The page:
[Skip to Content]

Improving health equity one algorithm at a time

Data and algorithms are frequently used in the healthcare industry to identify populations that may benefit from specialty care management. Data driven programs that utilize algorithms can improve disease management, health outcomes and reduce the cost of care. They also have the potential to remove bias from human decision making when it comes to accessing care. 

But what happens when the algorithm itself is biased? Recent research has shown that algorithms in healthcare[1] and other fields[2] can show bias against certain populations due to systemic racism that is reflected in the data used to construct these computer-based calculations. In healthcare for example, data on cost and utilization of care is often relied upon as an indicator of problem severity. However, studies show that Black, Indigenous, and People of Color (BIPOC) typically consume healthcare at lower rates than non-Hispanic Whites despite having similar health status.[3] In this example, over-reliance on utilization or cost-based indicators can perpetuate bias by under-recognizing health issues in BIPOC populations.

Recently, Beacon Health Options and the Connecticut Behavioral Health Partnership (CT BHP) embarked on a 14-month project aimed at improving the health and wellbeing of homeless Medicaid recipients by providing housing supports and access to state funded housing vouchers. Their first algorithm solution was tested and revealed a bias that would have under-selected individuals with Hispanic ethnicity for participation in the Connecticut Housing Engagement and Support Services (CHESS) program. The Beacon team, led by SVP of Analytics and Innovation Dr. Robert Plant and Health Research Scientist Dr. Krista Noam then set out to develop a new algorithm to mitigate and improve equity.

The initial algorithm for CHESS utilized data on inpatient hospital stays and other utilization indicators. Beacon found that this algorithm over-selected non-Hispanic Whites and under-selected people with Hispanic heritage. The bias grew even larger when cost savings were included.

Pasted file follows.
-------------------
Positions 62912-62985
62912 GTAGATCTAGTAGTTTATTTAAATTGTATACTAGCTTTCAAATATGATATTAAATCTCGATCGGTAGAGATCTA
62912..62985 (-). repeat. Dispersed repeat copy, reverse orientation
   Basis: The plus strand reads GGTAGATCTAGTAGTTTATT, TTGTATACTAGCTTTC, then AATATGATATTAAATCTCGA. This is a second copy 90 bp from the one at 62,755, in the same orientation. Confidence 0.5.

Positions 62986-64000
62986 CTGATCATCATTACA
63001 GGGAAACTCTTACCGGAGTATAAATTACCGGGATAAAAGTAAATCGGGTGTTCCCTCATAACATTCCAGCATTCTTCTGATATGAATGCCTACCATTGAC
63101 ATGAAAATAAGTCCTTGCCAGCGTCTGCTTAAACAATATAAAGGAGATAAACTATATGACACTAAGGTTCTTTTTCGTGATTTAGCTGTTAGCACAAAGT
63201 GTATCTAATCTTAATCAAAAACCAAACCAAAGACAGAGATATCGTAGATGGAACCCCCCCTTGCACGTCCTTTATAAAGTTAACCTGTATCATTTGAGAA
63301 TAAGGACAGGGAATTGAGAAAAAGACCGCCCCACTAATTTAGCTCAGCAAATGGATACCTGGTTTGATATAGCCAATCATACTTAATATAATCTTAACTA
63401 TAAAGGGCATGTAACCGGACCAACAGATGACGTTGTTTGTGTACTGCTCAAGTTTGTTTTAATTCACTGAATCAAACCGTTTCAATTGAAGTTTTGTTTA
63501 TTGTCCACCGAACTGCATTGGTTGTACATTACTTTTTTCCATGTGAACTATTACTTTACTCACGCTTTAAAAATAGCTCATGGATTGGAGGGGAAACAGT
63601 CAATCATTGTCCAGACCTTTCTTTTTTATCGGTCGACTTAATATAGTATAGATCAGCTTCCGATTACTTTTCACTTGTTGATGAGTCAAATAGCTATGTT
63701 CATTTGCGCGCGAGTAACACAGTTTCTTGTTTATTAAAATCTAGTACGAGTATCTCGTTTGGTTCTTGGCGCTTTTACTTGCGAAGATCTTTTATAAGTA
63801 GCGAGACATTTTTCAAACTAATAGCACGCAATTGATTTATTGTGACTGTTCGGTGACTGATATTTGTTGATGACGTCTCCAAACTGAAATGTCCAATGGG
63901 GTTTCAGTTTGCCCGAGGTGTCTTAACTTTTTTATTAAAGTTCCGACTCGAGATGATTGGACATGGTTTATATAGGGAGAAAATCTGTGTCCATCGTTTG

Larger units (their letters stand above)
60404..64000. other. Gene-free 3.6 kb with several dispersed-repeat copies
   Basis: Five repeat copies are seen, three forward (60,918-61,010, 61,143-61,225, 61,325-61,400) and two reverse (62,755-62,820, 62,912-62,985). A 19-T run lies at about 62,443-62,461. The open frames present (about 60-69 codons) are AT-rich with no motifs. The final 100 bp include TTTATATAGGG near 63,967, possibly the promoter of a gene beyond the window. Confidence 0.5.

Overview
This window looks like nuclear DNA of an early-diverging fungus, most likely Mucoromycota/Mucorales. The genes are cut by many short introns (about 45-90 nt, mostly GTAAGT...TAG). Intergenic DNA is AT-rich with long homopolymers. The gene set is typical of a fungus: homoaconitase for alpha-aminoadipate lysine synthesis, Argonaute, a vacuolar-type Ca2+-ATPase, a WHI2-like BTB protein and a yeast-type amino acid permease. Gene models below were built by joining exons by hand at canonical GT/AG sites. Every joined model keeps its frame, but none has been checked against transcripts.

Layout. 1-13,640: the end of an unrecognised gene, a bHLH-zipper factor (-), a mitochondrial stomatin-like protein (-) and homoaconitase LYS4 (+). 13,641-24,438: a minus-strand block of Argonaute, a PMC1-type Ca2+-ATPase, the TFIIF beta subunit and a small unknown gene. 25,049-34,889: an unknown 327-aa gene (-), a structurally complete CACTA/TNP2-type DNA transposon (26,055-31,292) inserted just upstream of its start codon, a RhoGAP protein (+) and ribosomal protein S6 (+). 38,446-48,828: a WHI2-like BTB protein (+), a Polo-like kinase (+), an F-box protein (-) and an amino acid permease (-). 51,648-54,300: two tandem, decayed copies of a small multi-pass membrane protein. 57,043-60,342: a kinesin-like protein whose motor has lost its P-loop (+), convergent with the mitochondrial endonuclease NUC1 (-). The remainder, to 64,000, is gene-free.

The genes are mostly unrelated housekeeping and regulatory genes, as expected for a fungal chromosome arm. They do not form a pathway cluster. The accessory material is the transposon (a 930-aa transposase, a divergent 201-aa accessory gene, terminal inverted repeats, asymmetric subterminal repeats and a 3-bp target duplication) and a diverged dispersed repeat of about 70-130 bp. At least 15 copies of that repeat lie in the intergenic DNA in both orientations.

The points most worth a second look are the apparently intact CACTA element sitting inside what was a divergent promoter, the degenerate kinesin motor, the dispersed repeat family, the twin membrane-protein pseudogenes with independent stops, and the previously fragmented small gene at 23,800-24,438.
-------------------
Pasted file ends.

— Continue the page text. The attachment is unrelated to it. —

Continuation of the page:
To improve equity, our data scientists shifted their focus to a diagnosis-based comorbidity index, which is used to predict who is most likely to become seriously ill or die in the coming year. This approach reduced bias significantly but not quite enough. Beacon found that Hispanics were still significantly less likely to be selected for program inclusion, indicating that other adjustments to the algorithm were needed.

To ensure that the population selected through the algorithm more closely resembled the total population experiencing homelessness, the number of days a member had spent in shelter throughout their life was included. Utilizing this approach, Drs. Plant and Noam found that the ethnic/racial composition of the members passing the algorithm more closely resembled the total population when those who spent more days in a shelter throughout their life were selected.

Beacon’s work with the CT BHP is ongoing, and just one example of the strides we are making to improve equity for vulnerable populations. To learn more about Drs. Plant and Noam’s work on successfully removing bias from algorithms, including helpful dos and don’ts, make plans to attend their poster session at the national conference for the National Council for Mental Wellbeing, NATCON 2022, in Washington, D.C. on Monday, April 11. Their session will include:

  • A brief literature review speaking to the presence of bias in algorithms
  • Metrics commonly used to identify specialty populations that may be subject to introducing bias
  • How to test for bias in algorithms
  • Risks associated with certain methods of bias mitigation that could be viewed as discriminatory
  • How incorporating indicators of social determinants of health can help to mitigate bias
  • Real world examples of algorithms that magnify and mitigate bias in client or member selection

[1] Obermeyer et al., Science 366, 447–453 (2019) Dissecting racial bias in an algorithm used to manage the health of populations

[2] NY Times December 7, 2020 – Even Imperfect Algorithms Can Improve the Criminal Justice System, and February 7, 2020 – An Algorithm That Grants Freedom, or Takes It Away

[3] Claims were pulled for one year, allowing for a four-month gap, starting from the month the HMIS data was loaded. Data was pulled regardless of the number of days the member had been eligible for Medicaid during that year.

No comments

Leave a Reply

Your email address will not be published. Required fields are marked *
Comments that are inappropriate and/or not pertaining to the immediate topic at hand will not be published.

Top Link